Marijuana smoking at early ages causes height impairment and an early on-set of puberty for regular smokers.
According to a new study conducted in Pakistan at the PMAS-Arid Agriculture University Rawalpindi, boys who were described as ‘marijuana addicts’ were 4.6 inches shorter, as well as 9 pounds lighter by the age of 20 than their non-smoking peers.
The results of the study were presented at the European Congress of Endocrinology, Dublin as the study focused on hormone release for both groups under analysis.
The research was conducted on a pool of 437 young boys. They were divided in two groups. The cannabis-addicted group counted 220 subjects. The non-smokers group counted 217 subjects. In both groups height, weight, as well as the levels of testosterone, luteinizing hormone, cortisol and growth hormone were compared.
Plasma concentration of the cortisol and luteinizing hormone, as well as that of testosterone was significantly higher for the boys who were regular users of cannabis. Growth hormone levels were found to be low.
The combination of factors indicated that puberty sets off earlier in the regular cannabis-smoking group, while growth is hampered. Cortisol, also known as the stress hormone, presenting high levels of concentration in the blood, sets the stage for a stressed body that enters into early adulthood, creating a number of problems.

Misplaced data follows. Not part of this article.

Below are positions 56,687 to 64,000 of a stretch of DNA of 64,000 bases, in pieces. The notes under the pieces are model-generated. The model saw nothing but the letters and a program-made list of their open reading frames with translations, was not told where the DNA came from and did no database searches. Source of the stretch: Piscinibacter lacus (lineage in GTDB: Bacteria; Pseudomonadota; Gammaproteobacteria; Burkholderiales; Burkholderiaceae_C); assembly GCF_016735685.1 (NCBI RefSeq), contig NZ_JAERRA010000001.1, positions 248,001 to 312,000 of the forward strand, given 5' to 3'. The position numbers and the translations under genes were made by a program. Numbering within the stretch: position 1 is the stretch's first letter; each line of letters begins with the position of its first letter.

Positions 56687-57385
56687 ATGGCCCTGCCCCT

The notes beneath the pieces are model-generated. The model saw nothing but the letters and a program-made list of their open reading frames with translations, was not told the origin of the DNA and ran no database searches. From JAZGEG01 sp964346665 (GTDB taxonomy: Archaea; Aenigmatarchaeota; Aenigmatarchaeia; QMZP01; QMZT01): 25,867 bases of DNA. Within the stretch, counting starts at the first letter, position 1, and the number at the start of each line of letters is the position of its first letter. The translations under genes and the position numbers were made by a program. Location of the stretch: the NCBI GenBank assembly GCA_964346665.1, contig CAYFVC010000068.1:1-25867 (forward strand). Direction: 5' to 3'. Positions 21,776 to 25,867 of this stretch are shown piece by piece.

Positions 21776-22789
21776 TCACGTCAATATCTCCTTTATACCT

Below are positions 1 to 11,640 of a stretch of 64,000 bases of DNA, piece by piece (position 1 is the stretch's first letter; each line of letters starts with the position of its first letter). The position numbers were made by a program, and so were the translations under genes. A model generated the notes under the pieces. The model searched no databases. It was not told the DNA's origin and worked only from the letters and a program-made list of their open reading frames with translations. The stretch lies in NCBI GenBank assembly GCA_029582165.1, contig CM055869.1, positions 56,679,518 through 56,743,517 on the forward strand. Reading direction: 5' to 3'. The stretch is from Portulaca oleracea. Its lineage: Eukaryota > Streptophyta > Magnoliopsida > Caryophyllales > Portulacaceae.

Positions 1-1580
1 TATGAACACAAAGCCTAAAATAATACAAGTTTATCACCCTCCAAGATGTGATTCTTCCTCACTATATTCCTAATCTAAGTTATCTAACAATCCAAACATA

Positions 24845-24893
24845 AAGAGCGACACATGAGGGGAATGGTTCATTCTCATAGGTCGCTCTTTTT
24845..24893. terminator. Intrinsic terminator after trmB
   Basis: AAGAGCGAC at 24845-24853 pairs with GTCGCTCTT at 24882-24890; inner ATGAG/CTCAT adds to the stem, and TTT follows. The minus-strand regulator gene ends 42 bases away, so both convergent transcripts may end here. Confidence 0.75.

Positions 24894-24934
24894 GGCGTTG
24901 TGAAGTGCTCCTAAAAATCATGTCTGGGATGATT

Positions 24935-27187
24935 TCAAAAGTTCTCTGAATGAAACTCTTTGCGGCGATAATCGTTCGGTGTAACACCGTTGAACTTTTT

At the same time, Dr. Rivzi, lead of the research brought to light that beyond the medical implication, the issue pinpoint emotional and behavioral development that might be problematic for this group.
As the marijuana addicts enter puberty earlier than their non-smoking peers they are exposed to a very volatile environment with entails the onset of drinking and smoking. Consequently, the level of substance abuse increases significantly as the boys find themselves at an incipient level of emotional maturity, despite their bodies’ reactions.
In Europe, according to the newest data available, the highest number of cannabis use features in the age group from 15 to 25-year olds. Reportedly, it is higher among male than female.
In the U.S., marijuana is undoubtedly the most popular drug of choice among youngster. The 2014 survey from the National Institute on Drug Abuse revealed that 11.7 percent of 8th graders had used cannabis in the last year. Comparatively, 35.1 percent of 12th graders had used it during the past year.
On a daily basis, marijuana use was reported with 1 percent of 8th graders and 6 percent of 12th graders.
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